One of my favorite ways to assess a book is by its first sentence. A good first sentence should demonstrate literary merit and a unique and engaging voice. It should create, just within its dozen or two words, a little mystery or question or intrigue. I love to read a book’s first sentence and then set the book aside for a while to just mull over that sentence and what might be next in store.
When I read the first sentence of The Glass Castle, I knew I was in for a treat. In fact, I was hooked and had to set aside the afternoon’s chores to get well and deep into the book.
Here’s it is. Read it and I bet you’ll be hooked too:
"I was sitting in a taxi, wondering if I had overdressed for the evening, when I looked out the window and saw Mom rooting through a Dumpster."
The way I came to this book is this. A few months ago, my famous and talented Aunt Nancy sent me a study on the right way to praise children. So I sent her an email with a few studies on child development I found interesting:
One study compared 1. babies who co-slept with their parents and were fed on demand 2. babies who were fed on demand but did not co-sleep 3. and babies who were neither fed on demand nor co-slept. The happiest, least fussy babies were those who were fed on demand but did not co-sleep.
Another study compared 1. children from warm and nurturing homes with low conflit 2. children from warm and nurturing homes with moderate conflict 3. children from warm and nurturing homes with high conflict and 4. children from homes with low conflict but not warm and nurturing. The children with the best social skills and highest self-esteem came from the homes that were warm and nurturing (of course) with moderate conflict. The idea being that normal family conflict is a good learning environment for appropriate assertiveness and good social skills.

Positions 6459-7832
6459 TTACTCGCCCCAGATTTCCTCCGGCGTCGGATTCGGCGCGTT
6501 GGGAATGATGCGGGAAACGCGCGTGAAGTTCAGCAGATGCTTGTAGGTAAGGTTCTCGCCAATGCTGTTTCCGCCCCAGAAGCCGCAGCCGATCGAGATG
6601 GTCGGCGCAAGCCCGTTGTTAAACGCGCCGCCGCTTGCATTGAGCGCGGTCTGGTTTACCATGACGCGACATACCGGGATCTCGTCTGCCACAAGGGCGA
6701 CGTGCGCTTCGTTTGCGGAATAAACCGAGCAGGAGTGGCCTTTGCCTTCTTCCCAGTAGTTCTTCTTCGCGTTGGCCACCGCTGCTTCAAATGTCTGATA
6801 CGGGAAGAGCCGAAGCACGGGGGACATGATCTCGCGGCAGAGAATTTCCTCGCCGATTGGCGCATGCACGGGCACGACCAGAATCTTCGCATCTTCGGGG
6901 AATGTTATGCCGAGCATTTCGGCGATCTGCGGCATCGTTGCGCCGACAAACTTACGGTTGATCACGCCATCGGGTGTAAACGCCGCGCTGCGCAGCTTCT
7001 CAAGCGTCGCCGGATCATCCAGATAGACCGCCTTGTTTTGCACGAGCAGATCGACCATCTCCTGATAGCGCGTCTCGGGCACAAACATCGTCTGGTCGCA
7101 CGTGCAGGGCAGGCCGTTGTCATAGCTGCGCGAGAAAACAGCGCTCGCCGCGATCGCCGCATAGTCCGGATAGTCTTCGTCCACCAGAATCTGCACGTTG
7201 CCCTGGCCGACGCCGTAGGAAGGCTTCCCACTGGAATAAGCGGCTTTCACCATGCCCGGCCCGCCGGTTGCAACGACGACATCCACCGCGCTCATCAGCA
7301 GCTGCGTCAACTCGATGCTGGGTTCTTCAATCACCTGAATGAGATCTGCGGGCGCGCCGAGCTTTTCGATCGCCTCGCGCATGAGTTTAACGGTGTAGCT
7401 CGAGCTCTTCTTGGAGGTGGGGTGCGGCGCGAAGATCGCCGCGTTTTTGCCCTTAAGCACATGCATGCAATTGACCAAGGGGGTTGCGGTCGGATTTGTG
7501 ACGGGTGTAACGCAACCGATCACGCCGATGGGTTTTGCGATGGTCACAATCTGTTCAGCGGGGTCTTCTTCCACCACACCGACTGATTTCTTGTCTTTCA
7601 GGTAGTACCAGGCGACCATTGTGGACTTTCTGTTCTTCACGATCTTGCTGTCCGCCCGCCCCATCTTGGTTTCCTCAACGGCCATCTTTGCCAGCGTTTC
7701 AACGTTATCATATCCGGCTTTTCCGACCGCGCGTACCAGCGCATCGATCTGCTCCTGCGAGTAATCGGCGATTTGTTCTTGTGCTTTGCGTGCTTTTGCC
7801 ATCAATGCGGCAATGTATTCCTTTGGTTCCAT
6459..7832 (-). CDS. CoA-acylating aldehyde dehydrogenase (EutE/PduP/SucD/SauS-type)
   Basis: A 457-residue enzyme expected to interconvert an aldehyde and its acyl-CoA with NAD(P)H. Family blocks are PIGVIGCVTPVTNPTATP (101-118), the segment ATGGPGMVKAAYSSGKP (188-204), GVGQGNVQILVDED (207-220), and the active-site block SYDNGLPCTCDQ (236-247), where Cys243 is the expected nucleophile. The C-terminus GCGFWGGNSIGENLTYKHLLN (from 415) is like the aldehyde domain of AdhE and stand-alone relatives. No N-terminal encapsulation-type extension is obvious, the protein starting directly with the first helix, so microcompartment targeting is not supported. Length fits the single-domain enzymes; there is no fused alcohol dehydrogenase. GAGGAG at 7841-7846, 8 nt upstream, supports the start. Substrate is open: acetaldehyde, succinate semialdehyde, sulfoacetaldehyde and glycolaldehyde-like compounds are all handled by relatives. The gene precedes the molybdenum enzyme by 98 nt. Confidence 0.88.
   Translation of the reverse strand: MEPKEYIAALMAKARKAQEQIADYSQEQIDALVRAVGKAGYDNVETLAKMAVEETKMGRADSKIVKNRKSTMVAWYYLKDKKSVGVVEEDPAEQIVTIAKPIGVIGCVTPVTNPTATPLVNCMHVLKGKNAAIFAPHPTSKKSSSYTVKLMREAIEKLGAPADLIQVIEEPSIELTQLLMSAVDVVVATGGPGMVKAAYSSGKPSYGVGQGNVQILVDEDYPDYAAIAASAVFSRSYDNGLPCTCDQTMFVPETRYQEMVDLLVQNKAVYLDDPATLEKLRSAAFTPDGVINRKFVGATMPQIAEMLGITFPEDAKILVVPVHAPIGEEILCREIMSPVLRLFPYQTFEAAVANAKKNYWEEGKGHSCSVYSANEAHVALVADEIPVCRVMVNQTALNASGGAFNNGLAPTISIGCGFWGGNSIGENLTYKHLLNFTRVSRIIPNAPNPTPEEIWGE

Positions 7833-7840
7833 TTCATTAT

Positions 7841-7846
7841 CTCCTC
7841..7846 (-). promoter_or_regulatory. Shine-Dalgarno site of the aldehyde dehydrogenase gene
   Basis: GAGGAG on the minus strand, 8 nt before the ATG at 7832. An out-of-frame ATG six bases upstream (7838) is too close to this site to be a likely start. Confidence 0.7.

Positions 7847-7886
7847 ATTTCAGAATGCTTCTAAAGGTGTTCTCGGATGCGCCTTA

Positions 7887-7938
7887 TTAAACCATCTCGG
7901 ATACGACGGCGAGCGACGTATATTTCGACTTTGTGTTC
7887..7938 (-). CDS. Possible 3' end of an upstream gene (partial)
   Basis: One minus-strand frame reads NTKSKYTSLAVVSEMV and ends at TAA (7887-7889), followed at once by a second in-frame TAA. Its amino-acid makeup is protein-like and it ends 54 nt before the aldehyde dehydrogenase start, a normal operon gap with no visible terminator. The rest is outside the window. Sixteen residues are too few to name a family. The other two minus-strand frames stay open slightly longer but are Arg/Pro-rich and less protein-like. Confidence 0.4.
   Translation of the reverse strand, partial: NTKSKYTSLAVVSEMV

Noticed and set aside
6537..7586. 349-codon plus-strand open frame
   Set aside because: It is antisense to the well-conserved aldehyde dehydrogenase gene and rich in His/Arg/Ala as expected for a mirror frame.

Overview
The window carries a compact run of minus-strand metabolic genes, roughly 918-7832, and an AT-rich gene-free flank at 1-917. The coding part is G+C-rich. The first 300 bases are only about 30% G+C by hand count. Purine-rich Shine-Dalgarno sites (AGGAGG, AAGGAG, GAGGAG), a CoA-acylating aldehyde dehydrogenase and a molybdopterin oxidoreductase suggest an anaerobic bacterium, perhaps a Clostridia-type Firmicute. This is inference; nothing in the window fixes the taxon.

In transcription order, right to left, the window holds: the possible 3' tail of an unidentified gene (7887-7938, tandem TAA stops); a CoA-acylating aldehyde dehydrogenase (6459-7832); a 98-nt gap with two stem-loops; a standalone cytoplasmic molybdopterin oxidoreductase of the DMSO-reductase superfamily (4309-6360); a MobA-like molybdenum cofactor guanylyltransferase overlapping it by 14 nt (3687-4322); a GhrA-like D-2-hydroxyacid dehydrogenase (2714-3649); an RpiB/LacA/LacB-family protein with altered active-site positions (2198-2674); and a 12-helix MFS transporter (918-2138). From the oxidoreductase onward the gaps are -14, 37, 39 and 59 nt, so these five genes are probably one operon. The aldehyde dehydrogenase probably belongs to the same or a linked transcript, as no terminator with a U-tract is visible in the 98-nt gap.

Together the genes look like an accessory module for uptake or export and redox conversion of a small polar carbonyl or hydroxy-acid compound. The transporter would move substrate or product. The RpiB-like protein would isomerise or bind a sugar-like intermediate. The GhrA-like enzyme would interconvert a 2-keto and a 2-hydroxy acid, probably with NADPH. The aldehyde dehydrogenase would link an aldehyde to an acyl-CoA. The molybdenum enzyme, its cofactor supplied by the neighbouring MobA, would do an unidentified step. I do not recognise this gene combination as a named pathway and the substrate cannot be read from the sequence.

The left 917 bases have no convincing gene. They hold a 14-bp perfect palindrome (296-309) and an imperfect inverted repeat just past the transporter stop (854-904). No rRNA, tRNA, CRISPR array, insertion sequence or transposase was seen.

No, it’s not a coincidence that both these studies validate somewhat out-of-control, overextended families (like mine). Nancy recommended The Glass Castle in response to those studies.
So if you read it, which you most certainly should, ask yourself these questions:
Of all the things the Walls parents do wrong, what is it that they do right that makes everything else almost okay? What do they do that contributes to their children turning out responsible, compassionate, and successful?I’d love to know what you think.